Candidates abandon job applications after 15 minutes
Rachel Muller-Heyndyk, October 04, 2018
The majority (73%) of applicants abandon job applications if they take longer than 15 minutes, according to Hays
Its What Workers Want Report 2018 also found that 49% of candidates would consider applying for a role instantly if the process appeared simple.
The research, which surveyed 14,600 employers and employees, found that the majority of employers are failing to prioritise online application processes as part of their talent attraction strategies, however.
Half (50%) of applicants gave a neutral to very poor rating of their experience when applying for a role directly on an employer’s website or online jobs portal. The majority (72%) of those who gave these ratings blamed a lengthy process with too many requirements as the main factor.
While 41% of employers are aware that they may offer a neutral to poor application experience via their career websites, 54% are still not prioritising improved user functionality, the report found.
When applying online applicants expected to be able to edit and submit their CV easily (90%), save job searches (80%), and receive job alerts (76%).
Despite the emphasis applicants place on a simple online process, the report found that they still value personal interaction. More than 69% of applicants said it is important to be in contact with a person who can provide updates on their individual application.
This need for clear communication was a recurring theme. For example, 57% said it was important to receive confirmation of moving to the interview stage within a week of applying. Thirty-six per cent of employers reported this process typically takes more than a week, however.
Following the final job interview, 58% of applicants expect to hear within three days whether they have been successful, but 33% of employers failed to work to this timeline and typically took a week or more to respond to the applicant. More positively, having two rounds of interviews was seen as the optimum by both employers and employees.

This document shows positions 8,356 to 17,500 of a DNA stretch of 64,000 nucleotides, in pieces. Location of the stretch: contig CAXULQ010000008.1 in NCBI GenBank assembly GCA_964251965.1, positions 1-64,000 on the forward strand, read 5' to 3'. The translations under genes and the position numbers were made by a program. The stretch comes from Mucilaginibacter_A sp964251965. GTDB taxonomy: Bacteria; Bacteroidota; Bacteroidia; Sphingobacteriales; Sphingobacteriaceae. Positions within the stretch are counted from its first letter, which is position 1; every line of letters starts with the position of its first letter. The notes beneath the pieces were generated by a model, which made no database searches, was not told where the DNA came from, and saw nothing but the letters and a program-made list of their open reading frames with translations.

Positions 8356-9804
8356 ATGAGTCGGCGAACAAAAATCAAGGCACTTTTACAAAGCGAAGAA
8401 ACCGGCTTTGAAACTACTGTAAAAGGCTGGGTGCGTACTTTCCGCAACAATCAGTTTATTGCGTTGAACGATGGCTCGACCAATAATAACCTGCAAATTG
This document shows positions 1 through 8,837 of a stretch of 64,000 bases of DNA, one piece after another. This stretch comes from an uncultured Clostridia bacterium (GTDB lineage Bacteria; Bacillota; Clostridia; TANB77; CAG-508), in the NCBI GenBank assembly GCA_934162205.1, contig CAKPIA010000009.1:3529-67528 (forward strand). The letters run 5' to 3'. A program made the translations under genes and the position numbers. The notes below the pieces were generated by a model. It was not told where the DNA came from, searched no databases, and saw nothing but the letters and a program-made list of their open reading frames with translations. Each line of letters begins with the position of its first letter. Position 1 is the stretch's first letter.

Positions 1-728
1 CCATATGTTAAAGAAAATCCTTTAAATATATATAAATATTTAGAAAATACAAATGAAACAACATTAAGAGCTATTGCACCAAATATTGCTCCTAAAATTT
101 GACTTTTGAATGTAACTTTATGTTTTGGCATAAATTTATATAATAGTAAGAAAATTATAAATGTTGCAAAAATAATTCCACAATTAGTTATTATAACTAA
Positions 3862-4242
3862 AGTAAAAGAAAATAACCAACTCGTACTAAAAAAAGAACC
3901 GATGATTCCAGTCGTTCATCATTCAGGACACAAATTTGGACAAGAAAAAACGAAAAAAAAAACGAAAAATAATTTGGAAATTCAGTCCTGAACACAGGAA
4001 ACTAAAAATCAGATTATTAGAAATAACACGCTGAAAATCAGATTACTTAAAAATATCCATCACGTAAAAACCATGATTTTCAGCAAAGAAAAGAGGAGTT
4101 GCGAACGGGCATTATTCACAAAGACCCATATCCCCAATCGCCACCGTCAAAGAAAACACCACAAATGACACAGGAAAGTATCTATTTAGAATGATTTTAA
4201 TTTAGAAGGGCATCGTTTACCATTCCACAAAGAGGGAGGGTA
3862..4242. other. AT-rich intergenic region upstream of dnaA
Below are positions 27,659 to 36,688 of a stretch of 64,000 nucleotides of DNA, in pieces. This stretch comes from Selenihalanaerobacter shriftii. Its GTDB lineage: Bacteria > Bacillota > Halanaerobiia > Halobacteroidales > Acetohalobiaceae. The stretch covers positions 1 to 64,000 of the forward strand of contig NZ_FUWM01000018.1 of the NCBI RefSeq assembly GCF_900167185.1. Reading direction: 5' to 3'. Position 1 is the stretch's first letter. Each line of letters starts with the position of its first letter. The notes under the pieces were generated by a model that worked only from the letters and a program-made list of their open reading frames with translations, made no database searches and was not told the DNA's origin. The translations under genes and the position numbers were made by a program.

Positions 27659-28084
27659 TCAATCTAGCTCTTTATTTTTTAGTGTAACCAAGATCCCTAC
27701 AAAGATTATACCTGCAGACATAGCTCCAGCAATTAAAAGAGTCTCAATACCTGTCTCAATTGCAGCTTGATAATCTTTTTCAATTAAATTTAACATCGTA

Simon Winfield, managing director for Hays UK & Ireland, said that it's unsurprising that people expect an easy application process online. “Today’s candidates are more digitally fluent than ever before. They have become accustomed to doing everything online; from communicating with friends and catching up on news to managing their finances and booking their holidays," he said.
"As a result they have come to expect a very slick and intuitive user experience regardless of service or function. Not unreasonably, they expect the same ease of use when applying for a new role."
Failing to address complicated recruitment processes could mean that organisations lose out on talent, he added. “Too many employers have been very slow to recognise the applicant’s user experience as a key tenet of their recruitment strategy, and by extension the potential it has to paint either a very positive or negative first impression of the company," he said. "In neglecting to invest in the applicant’s user experience many employers may be undermining their ability to compete for the best talent.”
Stephen Clarke, senior economic analyst at the Resolution Foundation, said that employers should consider reaching out to typically overlooked groups to attract new talent.
“The government’s proposed post-Brexit migration system will mark a major shift in our labour market, and could fundamentally change how many industries operate.
“Low-paying sectors with a large share of migrant workers, such as food manufacturing and hotels, are going to need to rethink not only what they produce but their approach to recruitment, retention and automation. More broadly, employers should also up their game on training and bringing harder-to-reach groups, like people with a disability or ill health, into the labour market."
He added that uncertainties remain over EU workers' availability after Brexit.
“The government will need to phase in the new system to give firms time to adjust. Lots of questions remain too – from potential exemptions to the ban on low-skilled workers in some sectors, to the kind of access EU workers will have as part of the ‘deep and special partnership’ the prime minister is seeking to negotiate after Brexit. But with Labour also backing the recommendations of the Migration Advisory Committee, industry should no longer be in any doubt that major change is coming.”